Last month, we shared with you one early career researcher’s story of inspiration. His amazing story was submitted as part of our #becauseofyou campaign, which celebrates the work being carried out every day by researchers, authors, editors and reviewers. In the second of these features, marine mammal researcher Christiana Wittmaack discusses the driving forces behind her passion.
Christiana Wittmaack: #becauseofyou Story
Being a marine mammal researcher is not easy. Long hours of research, internships, volunteer work, and years of higher education loomed before me as I made the decision to work with marine mammals. Of course, I was only three years old when I made that decision. I am the typical cliché, the person who has always wanted to work with marine mammals. When asked why I never changed my mind, my reply has always been that I am just too stubborn to do so. As a child, I delved into every book and documentary I could find on the subject. My passion led to terrible bullying by my classmates that became so severe I was pulled out of traditional school and placed in home school for my own protection. There, my instructors encouraged me and incorporated marine mammal science (involving actual animals) into my curriculum. Of course, hardship was still just around the corner.
During my M.S., my major advisor, Dr. Edward Keith, tragically passed away. He had been inspirational to me through his wealth of knowledge and his easy, approachable nature. Students were his number one priority and he instilled in them a hard work ethic within the field. After his death, I found myself taking care of my mother, who had been diagnosed with an aggressive cancer that carried only a 16% chance of survival. During that time, I was pulling a full-time research and academic load. People in the field were telling me to just give up, but I remembered the last thing Dr. Keith said to me before he died: “Nothing can or will ever stop you, because you just keep going." I took that to heart and persevered. I also listened to my mother, who insisted that she had not spent her life raising a child obsessed with the marine mammal sciences to die before seeing her become a successful marine mammal researcher.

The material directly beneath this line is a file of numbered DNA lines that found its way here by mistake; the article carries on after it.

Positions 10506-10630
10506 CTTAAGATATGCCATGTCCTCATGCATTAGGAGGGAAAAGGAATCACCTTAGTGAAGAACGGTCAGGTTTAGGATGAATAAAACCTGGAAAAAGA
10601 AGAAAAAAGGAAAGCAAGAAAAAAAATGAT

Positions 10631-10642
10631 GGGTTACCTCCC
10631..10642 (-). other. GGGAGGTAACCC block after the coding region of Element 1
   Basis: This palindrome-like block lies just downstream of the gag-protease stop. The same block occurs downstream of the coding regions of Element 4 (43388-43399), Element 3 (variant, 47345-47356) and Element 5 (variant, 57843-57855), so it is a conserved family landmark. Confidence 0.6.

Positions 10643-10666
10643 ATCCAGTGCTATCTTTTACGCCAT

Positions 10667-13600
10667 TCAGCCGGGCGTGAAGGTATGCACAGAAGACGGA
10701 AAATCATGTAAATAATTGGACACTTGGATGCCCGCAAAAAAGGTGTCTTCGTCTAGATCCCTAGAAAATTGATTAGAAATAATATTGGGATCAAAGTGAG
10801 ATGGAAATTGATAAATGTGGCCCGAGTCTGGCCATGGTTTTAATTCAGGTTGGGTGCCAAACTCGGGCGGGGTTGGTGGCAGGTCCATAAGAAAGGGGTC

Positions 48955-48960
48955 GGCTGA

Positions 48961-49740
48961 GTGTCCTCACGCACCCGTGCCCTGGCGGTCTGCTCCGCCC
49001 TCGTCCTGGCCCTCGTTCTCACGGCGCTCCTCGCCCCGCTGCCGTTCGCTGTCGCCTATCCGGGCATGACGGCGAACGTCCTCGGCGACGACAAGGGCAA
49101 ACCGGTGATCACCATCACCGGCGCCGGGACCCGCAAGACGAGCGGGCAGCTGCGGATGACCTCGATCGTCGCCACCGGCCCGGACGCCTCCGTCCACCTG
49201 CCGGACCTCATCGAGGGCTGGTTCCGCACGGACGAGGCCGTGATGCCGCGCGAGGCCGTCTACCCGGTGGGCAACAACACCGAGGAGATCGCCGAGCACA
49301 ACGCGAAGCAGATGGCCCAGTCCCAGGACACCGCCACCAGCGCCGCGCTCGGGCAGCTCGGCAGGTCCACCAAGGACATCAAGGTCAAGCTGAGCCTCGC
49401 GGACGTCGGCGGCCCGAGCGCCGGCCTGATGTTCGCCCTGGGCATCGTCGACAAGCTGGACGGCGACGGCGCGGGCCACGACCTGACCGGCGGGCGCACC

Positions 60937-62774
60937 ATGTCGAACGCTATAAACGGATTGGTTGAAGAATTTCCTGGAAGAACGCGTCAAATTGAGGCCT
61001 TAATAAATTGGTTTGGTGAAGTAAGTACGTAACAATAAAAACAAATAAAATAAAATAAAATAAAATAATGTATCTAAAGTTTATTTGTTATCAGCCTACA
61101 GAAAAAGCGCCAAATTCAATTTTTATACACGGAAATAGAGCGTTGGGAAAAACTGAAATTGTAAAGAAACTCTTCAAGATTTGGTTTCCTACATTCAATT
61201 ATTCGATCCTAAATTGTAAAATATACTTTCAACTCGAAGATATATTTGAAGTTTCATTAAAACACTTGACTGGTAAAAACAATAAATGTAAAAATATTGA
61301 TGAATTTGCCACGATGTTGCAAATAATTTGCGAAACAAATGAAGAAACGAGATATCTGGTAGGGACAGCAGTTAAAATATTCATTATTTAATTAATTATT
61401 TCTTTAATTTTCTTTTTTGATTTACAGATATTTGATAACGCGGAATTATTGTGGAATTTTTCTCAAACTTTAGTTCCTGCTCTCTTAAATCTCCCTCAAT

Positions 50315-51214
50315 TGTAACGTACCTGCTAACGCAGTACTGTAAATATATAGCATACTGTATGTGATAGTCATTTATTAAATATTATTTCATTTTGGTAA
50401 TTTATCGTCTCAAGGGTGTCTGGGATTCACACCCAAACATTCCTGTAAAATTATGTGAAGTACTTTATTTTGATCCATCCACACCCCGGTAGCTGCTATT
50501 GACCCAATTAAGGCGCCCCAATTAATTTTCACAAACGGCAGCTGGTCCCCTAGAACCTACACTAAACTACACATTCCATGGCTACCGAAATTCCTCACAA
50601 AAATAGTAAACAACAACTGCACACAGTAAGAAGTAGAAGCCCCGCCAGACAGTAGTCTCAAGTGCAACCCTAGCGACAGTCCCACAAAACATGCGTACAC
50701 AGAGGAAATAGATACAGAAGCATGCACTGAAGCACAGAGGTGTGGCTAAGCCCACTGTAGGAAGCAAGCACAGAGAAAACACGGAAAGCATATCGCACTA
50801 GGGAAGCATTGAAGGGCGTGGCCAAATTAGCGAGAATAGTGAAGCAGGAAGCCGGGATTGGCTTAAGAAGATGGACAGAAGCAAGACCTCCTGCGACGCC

I started writing my M.S. thesis in a nuclear medicine waiting room and, ironically, I finished writing it there a year later. Little did I know that my mother would beat all odds and astound her physicians by going into and staying in remission. Even untreated tumors would vanish!
Once I had obtained my degree, my passion for science burned brighter than ever. I knocked on every door and arrived at a very unique place (marine mammal toxicology). My mother insisted on picking up her life and moving across the country with me to help both financially and domestically during my Ph.D. program. I am now preparing to investigate the effects of toxicants on cetaceans. My drive, my passion for marine mammals is enhanced every day as I learn, discover, and embark on a lifelong adventure that will, hopefully, have a lasting impact.
I never do anything the easy or traditional way. I expect to encounter more hardships along the way. I also expect my career to be anything but ordinary. When I am old and look back on my life as a marine mammal researcher, I am confident that I will say, “It was hard, it was extraordinary, and it was an awesome ride.” Then I will go out into the field for more research, because nothing ever stops me.
Christiana Wittmaack is a marine mammal researcher and PhD candidate at Texas Tech University.